If you get a chance, you should visit any of these. If you're really lucky, you should see all three.



Comments

  1. Very informative post, CJ. When you said that Plymouth Rock looks like a rock...well, you know me and rocks...so I googled it and saw the portico-like structure that surrounds it. However, I didn't get a feel for the size until I saw the pic of two men working on sealing the crack. It's still not as big as I imagined it would be, but without the men to show scale, it did look like any other little rock in my collection.

    As a matter if interest, in 1639, my husband's 8th great-grandfather, Abraham Cruttenden, was one of the first settlers of Guildford, New Haven, CT. He was also one of the 25 signers of the Plantation Covenant in 1639.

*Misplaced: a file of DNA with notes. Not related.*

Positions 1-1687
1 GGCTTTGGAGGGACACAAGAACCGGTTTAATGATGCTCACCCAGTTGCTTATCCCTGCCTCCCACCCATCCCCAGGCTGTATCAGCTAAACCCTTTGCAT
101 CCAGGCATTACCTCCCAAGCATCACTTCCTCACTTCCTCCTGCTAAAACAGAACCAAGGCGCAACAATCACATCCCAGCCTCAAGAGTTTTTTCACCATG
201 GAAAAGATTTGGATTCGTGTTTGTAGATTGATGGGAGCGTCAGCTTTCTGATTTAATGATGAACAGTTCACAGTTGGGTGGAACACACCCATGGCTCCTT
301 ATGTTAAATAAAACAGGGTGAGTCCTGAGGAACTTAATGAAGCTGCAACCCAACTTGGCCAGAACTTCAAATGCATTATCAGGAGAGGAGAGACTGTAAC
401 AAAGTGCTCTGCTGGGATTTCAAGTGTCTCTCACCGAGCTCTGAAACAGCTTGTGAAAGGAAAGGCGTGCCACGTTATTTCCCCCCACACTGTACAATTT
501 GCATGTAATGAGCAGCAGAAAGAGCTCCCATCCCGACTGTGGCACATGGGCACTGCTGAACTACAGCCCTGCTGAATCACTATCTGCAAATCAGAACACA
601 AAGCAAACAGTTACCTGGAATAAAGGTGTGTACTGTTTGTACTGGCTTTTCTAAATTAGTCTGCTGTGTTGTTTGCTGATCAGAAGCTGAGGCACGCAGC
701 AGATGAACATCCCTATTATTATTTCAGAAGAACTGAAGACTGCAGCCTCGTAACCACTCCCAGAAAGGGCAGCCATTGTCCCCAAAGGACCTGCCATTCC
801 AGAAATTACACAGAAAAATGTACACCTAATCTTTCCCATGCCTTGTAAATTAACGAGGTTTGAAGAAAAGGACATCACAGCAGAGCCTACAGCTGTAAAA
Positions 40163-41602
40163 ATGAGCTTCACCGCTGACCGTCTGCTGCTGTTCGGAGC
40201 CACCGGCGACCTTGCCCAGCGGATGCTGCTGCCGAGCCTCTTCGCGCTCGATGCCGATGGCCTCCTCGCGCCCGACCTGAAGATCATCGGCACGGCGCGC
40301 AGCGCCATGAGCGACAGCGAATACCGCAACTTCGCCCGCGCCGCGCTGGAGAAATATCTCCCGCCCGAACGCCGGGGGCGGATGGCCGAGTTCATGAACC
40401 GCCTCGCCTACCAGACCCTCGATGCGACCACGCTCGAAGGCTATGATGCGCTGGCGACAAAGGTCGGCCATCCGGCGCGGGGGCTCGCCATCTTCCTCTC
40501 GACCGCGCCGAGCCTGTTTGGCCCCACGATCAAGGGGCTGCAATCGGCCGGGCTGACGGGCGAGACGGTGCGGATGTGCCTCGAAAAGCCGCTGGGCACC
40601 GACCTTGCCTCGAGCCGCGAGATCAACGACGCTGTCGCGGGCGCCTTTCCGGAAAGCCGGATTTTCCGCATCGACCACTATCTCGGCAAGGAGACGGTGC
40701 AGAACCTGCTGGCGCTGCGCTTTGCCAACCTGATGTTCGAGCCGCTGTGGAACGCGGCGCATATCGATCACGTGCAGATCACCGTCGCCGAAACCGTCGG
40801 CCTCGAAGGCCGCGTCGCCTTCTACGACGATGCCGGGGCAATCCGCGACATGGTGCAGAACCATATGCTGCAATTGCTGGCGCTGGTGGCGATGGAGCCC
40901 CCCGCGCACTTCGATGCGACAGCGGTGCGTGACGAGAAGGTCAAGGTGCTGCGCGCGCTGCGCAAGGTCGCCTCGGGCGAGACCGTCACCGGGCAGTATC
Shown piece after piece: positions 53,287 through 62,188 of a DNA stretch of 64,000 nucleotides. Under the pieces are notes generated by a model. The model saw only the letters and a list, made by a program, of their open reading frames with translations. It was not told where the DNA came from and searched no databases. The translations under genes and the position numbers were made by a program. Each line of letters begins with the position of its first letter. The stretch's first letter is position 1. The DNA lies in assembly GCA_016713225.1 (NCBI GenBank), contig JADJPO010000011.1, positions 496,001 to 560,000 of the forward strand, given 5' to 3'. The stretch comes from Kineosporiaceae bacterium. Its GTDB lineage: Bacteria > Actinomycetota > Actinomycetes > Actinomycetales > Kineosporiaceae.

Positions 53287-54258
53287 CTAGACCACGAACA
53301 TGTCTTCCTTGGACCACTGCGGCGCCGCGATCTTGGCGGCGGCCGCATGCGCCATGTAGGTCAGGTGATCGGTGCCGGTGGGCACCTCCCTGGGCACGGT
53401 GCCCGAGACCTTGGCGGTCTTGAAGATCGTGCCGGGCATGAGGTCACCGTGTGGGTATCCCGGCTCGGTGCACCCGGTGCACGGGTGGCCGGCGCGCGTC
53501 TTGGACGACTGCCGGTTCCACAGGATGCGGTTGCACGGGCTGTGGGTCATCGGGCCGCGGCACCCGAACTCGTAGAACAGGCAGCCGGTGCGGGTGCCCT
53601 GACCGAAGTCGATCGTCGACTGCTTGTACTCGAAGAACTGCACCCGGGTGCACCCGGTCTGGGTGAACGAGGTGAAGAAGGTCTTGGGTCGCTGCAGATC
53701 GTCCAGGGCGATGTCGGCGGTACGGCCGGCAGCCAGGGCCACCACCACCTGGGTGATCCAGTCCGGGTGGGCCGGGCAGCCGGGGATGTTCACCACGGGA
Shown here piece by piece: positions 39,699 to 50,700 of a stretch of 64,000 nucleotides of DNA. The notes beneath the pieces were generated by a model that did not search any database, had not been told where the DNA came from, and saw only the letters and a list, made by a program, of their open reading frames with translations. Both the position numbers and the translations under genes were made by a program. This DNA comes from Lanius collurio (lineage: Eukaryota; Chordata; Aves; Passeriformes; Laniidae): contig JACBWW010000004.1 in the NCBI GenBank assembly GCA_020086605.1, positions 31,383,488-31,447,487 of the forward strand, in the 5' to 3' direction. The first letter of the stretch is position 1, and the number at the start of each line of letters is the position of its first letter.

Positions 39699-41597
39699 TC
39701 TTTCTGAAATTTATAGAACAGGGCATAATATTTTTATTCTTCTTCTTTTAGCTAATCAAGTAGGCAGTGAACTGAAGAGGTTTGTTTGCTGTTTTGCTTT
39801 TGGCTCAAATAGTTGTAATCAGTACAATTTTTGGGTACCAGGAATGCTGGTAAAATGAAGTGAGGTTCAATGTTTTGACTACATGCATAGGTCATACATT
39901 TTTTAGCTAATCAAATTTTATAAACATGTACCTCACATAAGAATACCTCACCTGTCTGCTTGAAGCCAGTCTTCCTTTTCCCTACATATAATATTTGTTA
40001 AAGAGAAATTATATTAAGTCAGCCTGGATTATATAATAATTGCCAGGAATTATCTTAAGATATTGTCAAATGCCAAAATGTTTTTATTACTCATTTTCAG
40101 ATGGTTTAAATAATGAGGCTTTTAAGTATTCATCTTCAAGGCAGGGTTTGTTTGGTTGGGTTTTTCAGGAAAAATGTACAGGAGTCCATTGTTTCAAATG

His Colonial cape house is still standing and looking very nice in what is now Madison. You can see it at the website:
    Historic Buildings of Connecticut

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  2. Very informative post! Hubby and I visited Jamestown in 1970. It a was very small endeavor at that point. I remember the glassblowing and you had to walk quite a way to the other exhibits. He was stationed in Portsmouth for a few months. We also went to Williamsburg. It was a lovely, warm fall day.